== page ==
Thursday, March 26, 2009

New Ransomware "FileFix Pro 2009" Holds PCs Hostage

A nasty new piece of "ransomware" has been circulating the web taking PCs hostage with demands of a $50 payment for the restoration of corrupted files.

AVG Internet SecurityRansomeware (aka "scareware") is nothing new, in fact variants have been cruising the web in the form of fake antivirus programs for years. The phony AV programs which include several variants of "AntiVirus 2009" aka know as AV 2009 (the name changes yearly) have been very lucrative for hackers with some hackers reportedly making as much as $5 million a year.

With the old scams gaining attention and many sites trying to get the word out that these fake programs are actually the real culprit. The scammers had to upgrade their tactics. And it now looks like they've done just that. The newest version of "ransomware" are now posing as a "file repair application".

It all begins when a user is dupped into installing a malicous piece of software, typically from a fake active X script, a fake software update or a pop-up box. The file contains a Trojan which can then download and install other pieces of software, or carry out some malicious tasks on its own. The malicious software starts by encrypting several different document types on the infected PC. These files range from Microsoft Word .doc files to Adobe Reader .pdf documents. It also scrambles all the files in Windows' "My Documents" folder.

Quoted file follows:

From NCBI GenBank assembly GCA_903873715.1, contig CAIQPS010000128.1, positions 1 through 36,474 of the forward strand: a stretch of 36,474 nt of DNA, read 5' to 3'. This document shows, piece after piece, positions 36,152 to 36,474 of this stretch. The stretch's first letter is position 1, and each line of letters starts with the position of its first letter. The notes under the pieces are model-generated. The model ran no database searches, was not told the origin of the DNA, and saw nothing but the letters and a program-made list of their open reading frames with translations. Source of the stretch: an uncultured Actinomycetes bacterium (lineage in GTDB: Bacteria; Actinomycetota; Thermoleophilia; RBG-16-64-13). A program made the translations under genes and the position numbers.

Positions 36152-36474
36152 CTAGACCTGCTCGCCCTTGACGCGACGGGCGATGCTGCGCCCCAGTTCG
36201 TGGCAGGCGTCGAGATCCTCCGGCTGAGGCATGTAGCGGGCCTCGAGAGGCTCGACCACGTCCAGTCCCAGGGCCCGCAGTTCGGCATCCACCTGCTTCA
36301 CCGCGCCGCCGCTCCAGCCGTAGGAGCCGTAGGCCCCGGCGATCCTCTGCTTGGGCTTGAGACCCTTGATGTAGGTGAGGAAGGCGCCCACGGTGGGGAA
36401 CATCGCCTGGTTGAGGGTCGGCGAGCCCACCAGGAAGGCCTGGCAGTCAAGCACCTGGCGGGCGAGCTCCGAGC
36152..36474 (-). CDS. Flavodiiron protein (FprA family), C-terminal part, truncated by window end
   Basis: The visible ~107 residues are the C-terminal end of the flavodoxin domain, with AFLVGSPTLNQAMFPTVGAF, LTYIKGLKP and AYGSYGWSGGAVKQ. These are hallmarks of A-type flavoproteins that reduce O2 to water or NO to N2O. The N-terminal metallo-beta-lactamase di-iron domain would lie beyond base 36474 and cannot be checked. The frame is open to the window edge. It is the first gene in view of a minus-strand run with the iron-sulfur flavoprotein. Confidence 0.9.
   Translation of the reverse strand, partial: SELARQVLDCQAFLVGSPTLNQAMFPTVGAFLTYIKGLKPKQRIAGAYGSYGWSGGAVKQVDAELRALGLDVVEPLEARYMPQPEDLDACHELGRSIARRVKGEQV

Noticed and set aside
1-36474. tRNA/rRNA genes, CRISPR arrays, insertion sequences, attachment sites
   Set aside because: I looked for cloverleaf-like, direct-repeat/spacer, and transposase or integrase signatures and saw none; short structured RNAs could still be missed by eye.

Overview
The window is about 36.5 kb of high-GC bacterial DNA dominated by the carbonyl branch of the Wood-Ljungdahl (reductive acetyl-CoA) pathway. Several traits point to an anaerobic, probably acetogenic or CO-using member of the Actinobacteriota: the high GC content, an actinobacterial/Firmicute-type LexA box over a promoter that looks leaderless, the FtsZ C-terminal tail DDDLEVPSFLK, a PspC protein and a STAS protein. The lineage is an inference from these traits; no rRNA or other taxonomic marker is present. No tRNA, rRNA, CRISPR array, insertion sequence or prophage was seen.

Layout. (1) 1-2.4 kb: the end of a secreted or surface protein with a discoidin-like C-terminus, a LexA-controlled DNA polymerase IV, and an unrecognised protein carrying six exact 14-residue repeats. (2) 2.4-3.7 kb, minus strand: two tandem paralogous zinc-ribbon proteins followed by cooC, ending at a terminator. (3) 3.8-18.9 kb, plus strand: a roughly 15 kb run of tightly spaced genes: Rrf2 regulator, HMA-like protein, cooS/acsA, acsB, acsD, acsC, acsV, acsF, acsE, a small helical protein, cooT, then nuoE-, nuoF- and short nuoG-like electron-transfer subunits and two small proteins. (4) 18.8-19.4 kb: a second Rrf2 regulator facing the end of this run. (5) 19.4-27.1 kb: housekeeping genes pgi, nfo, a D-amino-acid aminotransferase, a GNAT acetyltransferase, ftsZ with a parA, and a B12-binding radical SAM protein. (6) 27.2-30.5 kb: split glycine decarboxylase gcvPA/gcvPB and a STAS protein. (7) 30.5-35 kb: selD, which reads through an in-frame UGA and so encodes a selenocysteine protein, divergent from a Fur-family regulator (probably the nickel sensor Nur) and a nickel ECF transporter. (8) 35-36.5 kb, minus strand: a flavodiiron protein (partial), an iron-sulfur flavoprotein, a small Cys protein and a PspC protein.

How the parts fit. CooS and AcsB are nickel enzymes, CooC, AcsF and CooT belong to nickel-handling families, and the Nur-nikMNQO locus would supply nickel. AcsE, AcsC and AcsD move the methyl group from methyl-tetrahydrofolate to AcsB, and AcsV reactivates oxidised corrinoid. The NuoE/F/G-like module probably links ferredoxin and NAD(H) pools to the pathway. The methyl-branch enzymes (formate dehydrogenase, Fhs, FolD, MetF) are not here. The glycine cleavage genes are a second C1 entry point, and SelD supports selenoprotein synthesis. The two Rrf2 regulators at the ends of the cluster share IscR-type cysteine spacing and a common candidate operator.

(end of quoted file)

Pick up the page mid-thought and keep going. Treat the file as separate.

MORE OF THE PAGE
When an unsuspecting user tries to open one of the encrypted files the virus comes to life and an alert pops up saying that a utility called FileFix Pro 2009 will unscramble the data. The message appears to be a legitimate "semi-official" looking notice from the operating system: "Windows detected that some of your MS Office and media files are corrupted. Click here to download and install recommended file repair application," the message reads.

Clicking on the alert downloads and installs FileFix Pro, but the utility is anything but legit. It will decrypt only one of the corrupted files for free, then demands the user purchase the software at a price of $50.

Users who have fallen for the FileFix Pro 2009 con do not have to fork over cash to restore their files, according to other researchers, who have figured out how to decrypt the data. The Bleeping Computer site, for instance, has a free program called "Anti FileFix" available for download that unscrambles files corrupted by the Trojan. And security company FireEye Inc. has created a free online decrypter that also returns files to their original condition.

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